The Internet has undergone tremendous transformations since the introduction of the Mosaic browser in 1993 by the National Center for Supercomputing Applications (NCSA). Mosaic, the precursor to Netscape, Internet Explorer, Firefox, and other graphical browsers, opened up the Internet in ways that were never imagined by most of us. Use of the Internet has literally exploded over the past decade, with penetration in the United States estimated as high as 70 percent. One of the auxiliary consequences of the explosion of the Internet has been the radical transmutation of our conceptions of sociability. The Internet has become the site not only for the composition and recomposition of new, intriguing, Internet-specific identities; it has also given vent to the recrudescence of hitherto premodern social formations such as the tribe and all the consequences that come with this.

Electronic tribes have existed since well before the present Internet explosion. Personally, I was involved in an e-tribe, or virtual community, in 1986, nearly a decade before the introduction of Mosaic, which started the present revolution in communication. The e-tribe I was part of at that time was a group of computer and media enthusiasts who connected to each other via a primitive bulletin board system, which ran on a repurposed computer that lived in the dresser drawer of one of the members of the group. I am not sure anyone knows the exact date that online tribes began, but we do know that the WELL (Whole Earth 'Lectronic Link) began in 1985 and continues to this day. The beginnings of the WELL, the development and the problems encountered in its evolution, are well documented in Howard Rheingold's The Virtual Community.

Even these early efforts at building community on the Internet are well over ten years after the first introduction of e-mail on ARAPANET and other precursors to the Internet. One of the interesting questions addressed by this volume is, what is an electronic tribe? What is the difference between a tribe and community? And what is "virtual" about these concepts? Webster's online dictionary has a definition of "virtual" that includes existing on a computer network.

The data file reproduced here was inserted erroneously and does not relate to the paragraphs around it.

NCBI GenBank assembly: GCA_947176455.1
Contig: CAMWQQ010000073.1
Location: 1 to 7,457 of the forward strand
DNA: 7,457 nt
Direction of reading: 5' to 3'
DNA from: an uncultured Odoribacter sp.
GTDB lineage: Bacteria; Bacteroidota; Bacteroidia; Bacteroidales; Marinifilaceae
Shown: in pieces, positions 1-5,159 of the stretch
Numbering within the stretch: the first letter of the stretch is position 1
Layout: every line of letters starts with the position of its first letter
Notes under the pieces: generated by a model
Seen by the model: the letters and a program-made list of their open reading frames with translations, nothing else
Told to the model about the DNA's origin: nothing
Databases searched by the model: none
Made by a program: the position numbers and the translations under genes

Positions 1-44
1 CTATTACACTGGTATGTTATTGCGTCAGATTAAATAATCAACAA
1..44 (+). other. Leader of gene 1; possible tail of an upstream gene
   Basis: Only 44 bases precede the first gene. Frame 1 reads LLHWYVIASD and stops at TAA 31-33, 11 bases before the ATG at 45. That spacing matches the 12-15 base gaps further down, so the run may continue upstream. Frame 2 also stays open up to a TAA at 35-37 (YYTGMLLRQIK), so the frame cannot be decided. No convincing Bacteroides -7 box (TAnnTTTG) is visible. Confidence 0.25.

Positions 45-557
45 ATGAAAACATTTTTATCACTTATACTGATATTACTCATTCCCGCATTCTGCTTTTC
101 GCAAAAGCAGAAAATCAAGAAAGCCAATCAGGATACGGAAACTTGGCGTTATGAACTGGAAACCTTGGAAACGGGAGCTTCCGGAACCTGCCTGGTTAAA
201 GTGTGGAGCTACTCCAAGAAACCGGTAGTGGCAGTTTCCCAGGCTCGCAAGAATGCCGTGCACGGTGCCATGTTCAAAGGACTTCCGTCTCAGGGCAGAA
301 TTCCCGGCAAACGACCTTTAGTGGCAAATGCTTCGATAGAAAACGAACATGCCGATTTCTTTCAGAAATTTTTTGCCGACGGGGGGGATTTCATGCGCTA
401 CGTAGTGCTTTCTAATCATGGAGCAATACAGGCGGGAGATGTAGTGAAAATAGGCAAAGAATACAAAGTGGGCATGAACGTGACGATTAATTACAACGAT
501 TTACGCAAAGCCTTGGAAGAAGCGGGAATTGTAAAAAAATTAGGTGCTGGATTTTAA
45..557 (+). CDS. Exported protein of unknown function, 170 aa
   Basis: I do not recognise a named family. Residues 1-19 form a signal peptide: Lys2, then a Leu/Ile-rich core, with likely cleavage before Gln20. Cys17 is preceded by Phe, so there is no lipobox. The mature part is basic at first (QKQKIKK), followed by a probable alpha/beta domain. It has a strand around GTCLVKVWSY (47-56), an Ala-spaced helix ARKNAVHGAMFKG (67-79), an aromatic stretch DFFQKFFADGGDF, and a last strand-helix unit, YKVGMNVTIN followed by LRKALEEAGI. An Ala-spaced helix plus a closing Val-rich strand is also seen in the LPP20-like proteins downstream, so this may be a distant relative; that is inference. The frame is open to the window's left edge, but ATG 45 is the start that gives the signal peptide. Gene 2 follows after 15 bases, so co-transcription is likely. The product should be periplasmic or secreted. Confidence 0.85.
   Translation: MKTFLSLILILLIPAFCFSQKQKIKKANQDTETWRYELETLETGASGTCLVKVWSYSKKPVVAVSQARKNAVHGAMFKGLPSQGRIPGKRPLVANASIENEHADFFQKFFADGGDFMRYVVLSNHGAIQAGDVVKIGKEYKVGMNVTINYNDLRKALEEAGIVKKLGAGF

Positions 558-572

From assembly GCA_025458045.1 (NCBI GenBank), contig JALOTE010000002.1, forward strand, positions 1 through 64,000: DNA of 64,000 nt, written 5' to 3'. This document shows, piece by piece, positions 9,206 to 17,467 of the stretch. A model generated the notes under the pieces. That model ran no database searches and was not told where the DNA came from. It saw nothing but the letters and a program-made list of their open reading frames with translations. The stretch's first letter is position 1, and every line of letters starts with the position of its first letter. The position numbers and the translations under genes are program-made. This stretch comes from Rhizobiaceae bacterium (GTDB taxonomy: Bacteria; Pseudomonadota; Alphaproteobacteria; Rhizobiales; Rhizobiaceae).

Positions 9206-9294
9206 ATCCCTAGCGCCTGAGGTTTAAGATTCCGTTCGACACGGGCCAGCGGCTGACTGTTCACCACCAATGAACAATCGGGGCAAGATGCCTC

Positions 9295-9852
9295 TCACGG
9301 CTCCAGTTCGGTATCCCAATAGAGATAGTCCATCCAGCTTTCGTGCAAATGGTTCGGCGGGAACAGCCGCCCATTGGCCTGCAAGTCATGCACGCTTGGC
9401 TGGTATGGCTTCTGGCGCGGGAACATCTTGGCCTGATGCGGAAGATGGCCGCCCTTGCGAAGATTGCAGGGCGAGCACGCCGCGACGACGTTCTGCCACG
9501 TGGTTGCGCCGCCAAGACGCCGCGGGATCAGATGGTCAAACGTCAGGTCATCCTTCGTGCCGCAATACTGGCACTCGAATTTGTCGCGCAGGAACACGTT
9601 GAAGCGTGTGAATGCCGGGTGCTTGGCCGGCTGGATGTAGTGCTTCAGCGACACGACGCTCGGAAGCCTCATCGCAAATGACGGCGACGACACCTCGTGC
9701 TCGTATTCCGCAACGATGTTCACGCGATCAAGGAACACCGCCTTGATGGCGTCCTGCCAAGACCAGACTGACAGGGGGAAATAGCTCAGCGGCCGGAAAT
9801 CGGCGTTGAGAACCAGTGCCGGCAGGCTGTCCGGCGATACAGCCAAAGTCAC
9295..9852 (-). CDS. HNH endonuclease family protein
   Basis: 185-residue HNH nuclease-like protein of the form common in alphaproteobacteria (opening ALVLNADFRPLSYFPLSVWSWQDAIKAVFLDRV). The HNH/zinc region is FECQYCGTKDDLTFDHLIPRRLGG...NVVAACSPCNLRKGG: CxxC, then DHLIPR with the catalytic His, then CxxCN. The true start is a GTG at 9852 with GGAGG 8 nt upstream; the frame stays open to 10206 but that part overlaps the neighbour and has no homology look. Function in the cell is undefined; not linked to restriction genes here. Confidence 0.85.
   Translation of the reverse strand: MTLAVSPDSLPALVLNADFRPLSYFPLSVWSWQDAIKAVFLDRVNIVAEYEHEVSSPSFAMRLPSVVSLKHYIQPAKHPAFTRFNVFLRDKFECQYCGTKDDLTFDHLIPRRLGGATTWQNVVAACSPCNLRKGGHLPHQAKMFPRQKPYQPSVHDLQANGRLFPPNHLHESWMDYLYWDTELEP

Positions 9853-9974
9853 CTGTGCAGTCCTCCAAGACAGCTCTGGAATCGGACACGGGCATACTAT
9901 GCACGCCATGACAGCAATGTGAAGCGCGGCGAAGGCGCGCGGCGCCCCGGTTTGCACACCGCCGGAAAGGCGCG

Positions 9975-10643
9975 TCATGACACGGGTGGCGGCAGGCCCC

In the chapters that follow, you will be exposed to all sorts of electronic tribes, those that exist in e-mail lists with very few members, those that follow the more traditional format of a message board that can be found at the WELL, and even tribes that are less formal than the e-mail lists but use the Internet to accomplish the goals of the group. At the upper end of participation, the reader will encounter MMORPGs (massively multiplayer online role-playing games), where literally millions of people can interact with each other online.

When I think of tribes, I think of the tribes I encountered in the media of my childhood. These tribes could be either Native Americans or the tribes of Africa. Certainly, to me, a component of this type of tribe was the interdependence among members of these groups. They were often isolated by factors such as geography, language (though, of course, on TV and in the movies everyone spoke English), and dress, and differed from other tribes or larger groups in terms of religion, housing, and worldview. The reader will come away from this book with a better understanding of what a tribe is. How does a tribe differ from a community or a culture? The authors in this book present a variety of approaches to the concept of tribe and explore the ramifications of these approaches.